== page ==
At Christmas in 2012, Sally McEwan gave her artist husband, David, one of our Clipper bags in dark brown miret bridle leather, which he had made some pretty hefty hints about wanting. This photo is of David with the Clipper after his Christmas dinner…
David had a pretty hefty trip ahead of him to take commissions for paintings in Florida, the Falkland Islands and even further, on to the edge of Antarctica, the island of South Georgia. David sent us some stunning photos of his Clipper, which had been christened ‘Terence’ in the various locations, so we cheekily asked him to write us a guest blog of his journey. This is what he wrote:
The Travels of Terence Tusting
I’m an Artist, well, no, actually I’m a painter, Artists wander around clutching their foreheads looking pale and posey waiting for their inspirational muse to strike; I just get on with the job. Getting on with the job means that wherever I am I need to be able to work at the drop of a pencil (which I do quite often, being giftedly clumsy) so I do need to carry lots of ‘stuff’ around with me… So I need a bag, more than that, I need a bag from which I can recover one of twenty types of pencil, pens, graphite sticks, brushes, sketch pads – a special bag then, with lots of painter friendly compartments.
I’d been a good boy last year, in fact, I must have been a very good boy because Father Christmas brought me a big Tusting Clipper Bag with pockets, sleeves and room for everything I could possibly need – including Kindle.
Because I was going off on a long foreign trip I practised packing and finding those things that have to be handed over at airports with sophisticated and cosmopolitan ease. Well, we’ve all been behind people who wait until they are standing at a cash point before looking through bags filled with receipts, knitting patterns, pill boxes and emergency tea bags for a card which they’d left at home anyway. As I would be travelling through several airports, sea ports and time zones, I needed to find all manner of documents quickly and considering that my family believe that I need a posse of carers to get me from my front door to the kitchen, they were worried.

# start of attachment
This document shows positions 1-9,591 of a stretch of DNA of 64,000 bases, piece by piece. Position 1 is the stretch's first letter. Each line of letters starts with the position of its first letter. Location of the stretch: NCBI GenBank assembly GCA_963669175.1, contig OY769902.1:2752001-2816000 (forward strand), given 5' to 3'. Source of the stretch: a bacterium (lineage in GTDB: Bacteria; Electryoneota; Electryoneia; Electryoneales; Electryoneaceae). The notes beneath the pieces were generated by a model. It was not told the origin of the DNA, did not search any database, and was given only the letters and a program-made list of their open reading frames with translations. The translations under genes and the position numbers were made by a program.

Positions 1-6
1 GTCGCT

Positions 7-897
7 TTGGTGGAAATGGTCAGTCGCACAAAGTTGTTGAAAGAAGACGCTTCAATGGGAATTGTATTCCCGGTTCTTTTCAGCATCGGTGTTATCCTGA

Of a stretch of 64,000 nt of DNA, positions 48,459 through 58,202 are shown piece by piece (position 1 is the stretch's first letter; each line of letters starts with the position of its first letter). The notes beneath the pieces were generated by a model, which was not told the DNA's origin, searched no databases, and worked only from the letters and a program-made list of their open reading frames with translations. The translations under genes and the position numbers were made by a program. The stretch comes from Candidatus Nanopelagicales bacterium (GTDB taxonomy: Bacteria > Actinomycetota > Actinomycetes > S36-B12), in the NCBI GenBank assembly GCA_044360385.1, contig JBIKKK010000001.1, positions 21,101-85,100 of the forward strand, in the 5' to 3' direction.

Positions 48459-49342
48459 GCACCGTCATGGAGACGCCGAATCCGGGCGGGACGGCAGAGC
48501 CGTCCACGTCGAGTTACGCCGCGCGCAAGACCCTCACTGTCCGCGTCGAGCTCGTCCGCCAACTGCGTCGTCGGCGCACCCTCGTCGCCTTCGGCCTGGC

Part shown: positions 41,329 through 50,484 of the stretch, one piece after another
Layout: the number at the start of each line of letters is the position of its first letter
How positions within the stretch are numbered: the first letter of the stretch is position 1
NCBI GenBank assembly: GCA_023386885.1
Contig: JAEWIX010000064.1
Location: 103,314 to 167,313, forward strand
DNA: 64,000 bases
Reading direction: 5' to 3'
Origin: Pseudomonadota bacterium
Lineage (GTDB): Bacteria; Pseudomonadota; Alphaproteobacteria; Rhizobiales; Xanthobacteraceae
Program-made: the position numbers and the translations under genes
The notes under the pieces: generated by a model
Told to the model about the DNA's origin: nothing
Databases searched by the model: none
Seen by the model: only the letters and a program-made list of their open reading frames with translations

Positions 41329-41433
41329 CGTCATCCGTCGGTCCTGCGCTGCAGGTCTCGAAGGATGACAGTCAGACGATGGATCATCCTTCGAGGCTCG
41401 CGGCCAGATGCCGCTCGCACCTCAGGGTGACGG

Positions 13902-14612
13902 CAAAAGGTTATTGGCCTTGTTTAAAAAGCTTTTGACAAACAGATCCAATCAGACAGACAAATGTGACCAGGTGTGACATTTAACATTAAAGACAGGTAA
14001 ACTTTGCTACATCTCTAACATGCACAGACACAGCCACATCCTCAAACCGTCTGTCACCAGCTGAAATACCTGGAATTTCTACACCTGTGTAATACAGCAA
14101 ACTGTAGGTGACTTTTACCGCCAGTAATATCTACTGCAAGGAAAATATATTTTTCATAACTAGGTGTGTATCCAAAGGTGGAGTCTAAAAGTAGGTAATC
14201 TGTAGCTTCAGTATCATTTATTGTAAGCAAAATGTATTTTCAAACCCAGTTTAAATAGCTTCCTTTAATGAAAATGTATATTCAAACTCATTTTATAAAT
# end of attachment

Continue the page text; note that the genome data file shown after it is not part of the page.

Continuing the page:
I travelled and showed to a variety of officials documents, passports and bits of plastic, and each time I dipped my hand into one of a number of pockets and compartments, they were there. It wasn’t magic, it was professional design. So Terence kept me company at Show Jumping venues, Polo Matches and gallery openings and kept safe brochures, sketches, books and business cards, sandwiches and beer, cameras and Kindles. I dropped it, I stood on it, I dragged it, I threw it and I breathed in the wonderful smell of leather (in a good way) and flew from Barcelona to Miami and back. Then on to Gatwick, and R.A.F. Brize Norton, zoomed down to The Falklands and then sailed off through wild seas beyond the Antarctic Confluence to draw and photograph South Georgia, ships and icebergs.
Throughout it all, Terence Tusting was there like a silent assistant with just the right thing at just the right time.